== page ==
--- sam | Sci.Electronics.Repair FAQ Home Page:
http://www.repairfaq.org/
Repair | Main Table of Contents: http://www.repairfaq.org/REPAIR/
+Lasers | Sam's Laser FAQ: http://www.repairfaq.org/sam/lasersam.htm
| Mirror Site Info: http://www.repairfaq.org/REPAIR/F_mirror.html

Important: The email address in this message header may no longer work.

To
contact me, please use the Feedback Form at repairfaq.org. Thanks.





--
@@F@r@o@m@@O@r@a@n@g@e@@C@o@u@n@t@y@,@@C@a@l@,@@w@ h@e@r@e@@
###Got a Question about ELECTRONICS? Check HERE First:###
http://users.pandora.be/educypedia/e...s/databank.htm
My email address is whitelisted. *All* email sent to it
goes directly to the trash unless you add NOSPAM in the
Subject: line with other stuff. alondra101 at hotmail.com
Don't be ripped off by the big book dealers. Go to the URL
that will give you a choice and save you money(up to half).
http://www.everybookstore.com You'll be glad you did!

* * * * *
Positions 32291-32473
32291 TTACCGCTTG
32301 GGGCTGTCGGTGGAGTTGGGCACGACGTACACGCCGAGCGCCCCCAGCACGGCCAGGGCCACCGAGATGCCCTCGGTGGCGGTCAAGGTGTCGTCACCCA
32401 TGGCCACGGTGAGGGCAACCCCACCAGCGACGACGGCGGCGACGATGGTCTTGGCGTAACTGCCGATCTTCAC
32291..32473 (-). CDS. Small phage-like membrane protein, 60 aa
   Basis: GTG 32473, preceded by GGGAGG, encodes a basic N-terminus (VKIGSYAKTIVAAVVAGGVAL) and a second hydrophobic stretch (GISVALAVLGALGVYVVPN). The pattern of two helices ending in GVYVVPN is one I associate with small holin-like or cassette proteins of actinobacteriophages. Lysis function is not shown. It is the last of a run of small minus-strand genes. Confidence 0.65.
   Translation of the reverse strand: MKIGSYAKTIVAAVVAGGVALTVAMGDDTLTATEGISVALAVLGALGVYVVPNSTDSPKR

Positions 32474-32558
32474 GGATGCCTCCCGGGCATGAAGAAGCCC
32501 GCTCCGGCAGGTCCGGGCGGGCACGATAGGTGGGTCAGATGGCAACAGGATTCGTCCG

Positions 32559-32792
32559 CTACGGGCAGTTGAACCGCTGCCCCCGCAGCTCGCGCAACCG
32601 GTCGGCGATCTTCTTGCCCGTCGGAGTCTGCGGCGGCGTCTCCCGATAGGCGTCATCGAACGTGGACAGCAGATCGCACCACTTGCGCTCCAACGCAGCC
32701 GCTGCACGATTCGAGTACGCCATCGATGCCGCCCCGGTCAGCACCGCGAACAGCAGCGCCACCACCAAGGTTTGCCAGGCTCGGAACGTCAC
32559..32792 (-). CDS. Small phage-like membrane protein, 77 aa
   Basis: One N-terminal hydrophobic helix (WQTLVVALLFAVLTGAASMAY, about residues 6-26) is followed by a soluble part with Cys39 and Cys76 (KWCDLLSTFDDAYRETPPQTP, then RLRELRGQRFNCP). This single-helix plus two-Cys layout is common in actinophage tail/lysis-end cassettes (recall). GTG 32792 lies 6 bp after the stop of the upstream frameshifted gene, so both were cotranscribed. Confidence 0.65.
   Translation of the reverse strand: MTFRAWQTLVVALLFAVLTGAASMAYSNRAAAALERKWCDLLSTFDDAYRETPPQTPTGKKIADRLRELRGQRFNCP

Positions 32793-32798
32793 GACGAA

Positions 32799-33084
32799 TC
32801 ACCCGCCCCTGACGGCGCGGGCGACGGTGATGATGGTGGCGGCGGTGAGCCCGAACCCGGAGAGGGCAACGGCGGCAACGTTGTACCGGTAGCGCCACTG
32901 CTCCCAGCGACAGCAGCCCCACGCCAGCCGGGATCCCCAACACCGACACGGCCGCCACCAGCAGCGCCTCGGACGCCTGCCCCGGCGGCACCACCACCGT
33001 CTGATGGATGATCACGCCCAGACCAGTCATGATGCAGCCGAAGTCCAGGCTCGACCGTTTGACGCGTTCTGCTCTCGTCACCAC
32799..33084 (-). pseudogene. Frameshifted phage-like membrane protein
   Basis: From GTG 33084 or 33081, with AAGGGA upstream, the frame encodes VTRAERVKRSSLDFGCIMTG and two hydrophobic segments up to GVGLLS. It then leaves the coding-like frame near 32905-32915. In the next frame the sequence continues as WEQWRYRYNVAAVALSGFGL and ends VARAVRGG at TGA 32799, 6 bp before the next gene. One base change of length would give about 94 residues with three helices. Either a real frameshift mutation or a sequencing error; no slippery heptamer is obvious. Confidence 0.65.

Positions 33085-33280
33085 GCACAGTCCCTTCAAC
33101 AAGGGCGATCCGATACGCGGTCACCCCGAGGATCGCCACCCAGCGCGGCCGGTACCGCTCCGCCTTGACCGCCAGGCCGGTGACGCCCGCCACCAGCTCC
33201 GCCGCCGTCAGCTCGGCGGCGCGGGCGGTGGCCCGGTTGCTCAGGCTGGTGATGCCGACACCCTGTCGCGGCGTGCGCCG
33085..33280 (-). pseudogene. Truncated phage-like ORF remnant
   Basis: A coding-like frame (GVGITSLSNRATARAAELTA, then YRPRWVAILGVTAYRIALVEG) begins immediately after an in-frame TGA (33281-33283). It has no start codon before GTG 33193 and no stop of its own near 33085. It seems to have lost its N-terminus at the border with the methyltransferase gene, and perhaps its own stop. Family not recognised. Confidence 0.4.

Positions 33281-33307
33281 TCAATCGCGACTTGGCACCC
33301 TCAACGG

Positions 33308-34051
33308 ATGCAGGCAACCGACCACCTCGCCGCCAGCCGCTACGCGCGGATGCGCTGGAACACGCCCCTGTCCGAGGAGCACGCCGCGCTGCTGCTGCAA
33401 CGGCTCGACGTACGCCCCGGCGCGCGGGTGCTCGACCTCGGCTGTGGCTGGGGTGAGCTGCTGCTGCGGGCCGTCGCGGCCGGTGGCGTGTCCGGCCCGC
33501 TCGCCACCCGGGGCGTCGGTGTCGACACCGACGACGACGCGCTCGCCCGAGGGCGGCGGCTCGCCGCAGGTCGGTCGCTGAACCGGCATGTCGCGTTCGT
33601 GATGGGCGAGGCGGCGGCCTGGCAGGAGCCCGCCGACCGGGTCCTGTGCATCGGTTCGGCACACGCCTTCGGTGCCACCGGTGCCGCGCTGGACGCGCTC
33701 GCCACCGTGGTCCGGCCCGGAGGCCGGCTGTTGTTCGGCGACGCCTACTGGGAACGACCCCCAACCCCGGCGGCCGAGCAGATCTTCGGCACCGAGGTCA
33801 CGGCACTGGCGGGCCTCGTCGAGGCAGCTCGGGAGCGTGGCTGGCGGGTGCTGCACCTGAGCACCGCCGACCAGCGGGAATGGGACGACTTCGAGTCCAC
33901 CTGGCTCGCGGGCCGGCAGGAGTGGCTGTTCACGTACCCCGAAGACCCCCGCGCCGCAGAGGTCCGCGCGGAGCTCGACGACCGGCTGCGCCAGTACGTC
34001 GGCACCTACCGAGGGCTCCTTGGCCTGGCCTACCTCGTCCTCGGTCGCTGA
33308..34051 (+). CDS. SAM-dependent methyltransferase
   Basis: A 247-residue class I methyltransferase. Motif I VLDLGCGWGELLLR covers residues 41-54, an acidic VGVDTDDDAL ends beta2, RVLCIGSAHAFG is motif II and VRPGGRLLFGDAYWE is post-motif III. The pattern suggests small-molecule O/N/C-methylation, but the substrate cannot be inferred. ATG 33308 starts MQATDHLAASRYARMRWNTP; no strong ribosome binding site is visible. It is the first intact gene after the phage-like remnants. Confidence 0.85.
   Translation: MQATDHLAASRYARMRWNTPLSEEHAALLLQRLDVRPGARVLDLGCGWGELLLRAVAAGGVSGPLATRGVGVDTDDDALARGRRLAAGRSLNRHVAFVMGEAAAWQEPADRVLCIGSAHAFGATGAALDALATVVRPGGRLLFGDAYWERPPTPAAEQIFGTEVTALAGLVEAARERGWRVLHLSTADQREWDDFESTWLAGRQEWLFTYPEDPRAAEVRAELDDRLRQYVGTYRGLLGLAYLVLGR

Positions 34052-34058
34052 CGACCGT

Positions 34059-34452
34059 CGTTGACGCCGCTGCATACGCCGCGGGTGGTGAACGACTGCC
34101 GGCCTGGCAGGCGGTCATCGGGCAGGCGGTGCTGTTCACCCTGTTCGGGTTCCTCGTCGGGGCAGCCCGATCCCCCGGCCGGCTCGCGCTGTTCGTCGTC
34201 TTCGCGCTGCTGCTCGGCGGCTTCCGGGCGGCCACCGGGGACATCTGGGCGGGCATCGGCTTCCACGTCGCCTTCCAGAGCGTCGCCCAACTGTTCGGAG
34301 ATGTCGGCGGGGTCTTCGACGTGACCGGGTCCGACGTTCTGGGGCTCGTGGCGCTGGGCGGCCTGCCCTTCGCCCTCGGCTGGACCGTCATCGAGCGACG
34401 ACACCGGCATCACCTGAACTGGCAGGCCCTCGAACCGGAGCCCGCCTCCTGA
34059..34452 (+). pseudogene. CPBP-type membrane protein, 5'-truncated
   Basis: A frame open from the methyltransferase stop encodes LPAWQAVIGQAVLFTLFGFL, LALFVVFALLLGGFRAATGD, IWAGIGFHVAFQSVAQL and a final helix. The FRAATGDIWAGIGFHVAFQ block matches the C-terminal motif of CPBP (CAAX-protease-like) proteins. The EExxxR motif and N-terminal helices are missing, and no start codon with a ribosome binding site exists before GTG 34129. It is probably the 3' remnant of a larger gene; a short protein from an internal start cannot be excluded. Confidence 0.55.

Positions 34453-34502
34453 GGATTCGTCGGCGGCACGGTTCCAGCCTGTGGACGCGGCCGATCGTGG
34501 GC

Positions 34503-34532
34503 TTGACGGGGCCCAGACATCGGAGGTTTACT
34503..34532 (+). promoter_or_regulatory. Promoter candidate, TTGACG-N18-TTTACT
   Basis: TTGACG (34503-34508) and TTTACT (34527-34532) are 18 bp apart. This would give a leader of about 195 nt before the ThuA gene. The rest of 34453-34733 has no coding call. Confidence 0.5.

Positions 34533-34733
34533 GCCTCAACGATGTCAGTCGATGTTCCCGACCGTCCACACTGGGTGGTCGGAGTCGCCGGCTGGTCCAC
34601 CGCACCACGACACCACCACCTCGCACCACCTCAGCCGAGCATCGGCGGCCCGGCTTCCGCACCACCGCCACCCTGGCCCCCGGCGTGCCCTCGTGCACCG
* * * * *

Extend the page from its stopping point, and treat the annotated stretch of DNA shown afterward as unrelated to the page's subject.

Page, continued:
Just when you thought you had all this figured out, the gov't
changed it: http://physics.nist.gov/cuu/Units/binary.html
@@t@h@e@@a@f@f@l@u@e@n@t@@m@e@e@t@@t@h@e@@E@f@f@l@ u@e@n@t@@
  #12   Report Post  
Sam Goldwasser
 
Posts: n/a
Default HV protection for receiver input?

Watson A.Name - 'Watt Sun' writes:

I had a cheap scanner that used semi's on the input. The first
lightning bolt many miles away zapped them. Got out the soldering
iron and replaced. Same thing again, later. Pi$$ poor design.

Don't waste your time. Use an inductor that has nearly zero ohms DC
resistance, or your front end will suffer the same fate.


And the inductor is used how? In series it will block the RF. In parallel,
it will still look like a high impedance for the fast rise time spike of
a zap.

--- sam | Sci.Electronics.Repair FAQ Home Page: http://www.repairfaq.org/
Repair | Main Table of Contents: http://www.repairfaq.org/REPAIR/